Jump to ContentJump to Main Navigation
Users without a subscription are not able to see the full content.

John Aldrich

Print publication date: 2014

Print ISBN-13: 9780199331345

Published to Oxford Scholarship Online: October 2014

DOI: 10.1093/acprof:oso/9780199331345.001.0001

Show Summary Details
Page of

PRINTED FROM OXFORD SCHOLARSHIP ONLINE (oxford.universitypressscholarship.com). (c) Copyright Oxford University Press, 2021. All Rights Reserved. An individual user may print out a PDF of a single chapter of a monograph in OSO for personal use. date: 27 July 2021

The Second Half of the Twentieth Century

The Second Half of the Twentieth Century

From Foundations to Federal Funds

(p.87) 6 The Second Half of the Twentieth Century

John H. Aldrich

Oxford University Press

The latter half of the twentieth century brought both change and continuity to the interdisciplinary story. One continuity was the private foundation. Indeed, there was an expansion in the number of such foundations engaged in this enterprise, and hence an expansion in the set of problems fitting within the “social problem” category. The national government, however, played and increasing, and then soon thereafter, the predominate role in the external support of interdisciplinary social science in higher education. The coming of the Cold War made the “national project” a focal point, realized in the creation of area studies, especially through Title IV of the NDEA, and of security studies. At the same time, the centrality of the federal government, and especially the National Science Foundation, also made the “science project,” that is, the development of an increasingly rigorous science in the social and behavioral sciences, a goal of the external funder.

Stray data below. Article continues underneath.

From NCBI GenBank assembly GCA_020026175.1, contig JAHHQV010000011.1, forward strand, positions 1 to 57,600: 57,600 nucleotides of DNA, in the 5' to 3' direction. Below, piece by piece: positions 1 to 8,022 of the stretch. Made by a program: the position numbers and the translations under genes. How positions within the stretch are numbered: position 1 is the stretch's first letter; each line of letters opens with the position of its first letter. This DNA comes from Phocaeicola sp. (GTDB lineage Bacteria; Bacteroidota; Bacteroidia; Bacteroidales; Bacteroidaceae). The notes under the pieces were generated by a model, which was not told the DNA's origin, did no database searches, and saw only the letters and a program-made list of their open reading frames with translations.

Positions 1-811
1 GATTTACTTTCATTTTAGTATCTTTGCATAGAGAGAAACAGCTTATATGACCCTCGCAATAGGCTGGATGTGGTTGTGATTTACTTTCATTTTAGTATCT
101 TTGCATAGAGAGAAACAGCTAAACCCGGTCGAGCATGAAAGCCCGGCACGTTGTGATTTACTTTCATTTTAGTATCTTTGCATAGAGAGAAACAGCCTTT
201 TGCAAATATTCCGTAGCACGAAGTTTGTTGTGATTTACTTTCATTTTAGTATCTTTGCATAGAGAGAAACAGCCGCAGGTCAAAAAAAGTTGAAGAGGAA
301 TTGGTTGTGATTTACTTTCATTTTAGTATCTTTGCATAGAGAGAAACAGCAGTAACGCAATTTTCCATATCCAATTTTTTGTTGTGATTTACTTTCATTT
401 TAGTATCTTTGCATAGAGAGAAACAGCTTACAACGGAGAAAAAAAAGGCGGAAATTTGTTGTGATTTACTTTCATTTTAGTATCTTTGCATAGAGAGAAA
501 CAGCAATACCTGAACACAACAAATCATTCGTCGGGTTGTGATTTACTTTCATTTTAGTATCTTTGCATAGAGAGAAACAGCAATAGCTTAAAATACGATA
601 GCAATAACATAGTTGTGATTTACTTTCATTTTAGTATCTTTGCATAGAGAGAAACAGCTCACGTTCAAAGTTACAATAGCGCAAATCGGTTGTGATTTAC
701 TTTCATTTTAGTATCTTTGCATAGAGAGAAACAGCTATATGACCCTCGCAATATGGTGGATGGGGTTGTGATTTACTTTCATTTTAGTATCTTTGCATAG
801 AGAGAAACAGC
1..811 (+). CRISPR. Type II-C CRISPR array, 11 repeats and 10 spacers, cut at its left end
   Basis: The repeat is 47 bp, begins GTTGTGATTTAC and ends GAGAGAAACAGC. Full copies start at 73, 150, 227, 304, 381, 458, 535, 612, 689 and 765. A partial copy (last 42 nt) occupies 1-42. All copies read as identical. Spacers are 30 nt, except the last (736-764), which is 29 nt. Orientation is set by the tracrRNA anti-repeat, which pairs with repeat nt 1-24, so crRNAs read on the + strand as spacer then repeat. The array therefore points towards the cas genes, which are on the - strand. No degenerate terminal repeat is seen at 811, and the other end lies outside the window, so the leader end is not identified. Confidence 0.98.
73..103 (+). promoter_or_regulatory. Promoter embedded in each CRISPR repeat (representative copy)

Keywords:   national project, areas studies, security studies, policy studies, NSF, NDEA, Title VI, science project

Oxford Scholarship Online requires a subscription or purchase to access the full text of books within the service. Public users can however freely search the site and view the abstracts and keywords for each book and chapter.

Please, subscribe or login to access full text content.

If you think you should have access to this title, please contact your librarian.

To troubleshoot, please check our FAQs , and if you can't find the answer there, please contact us .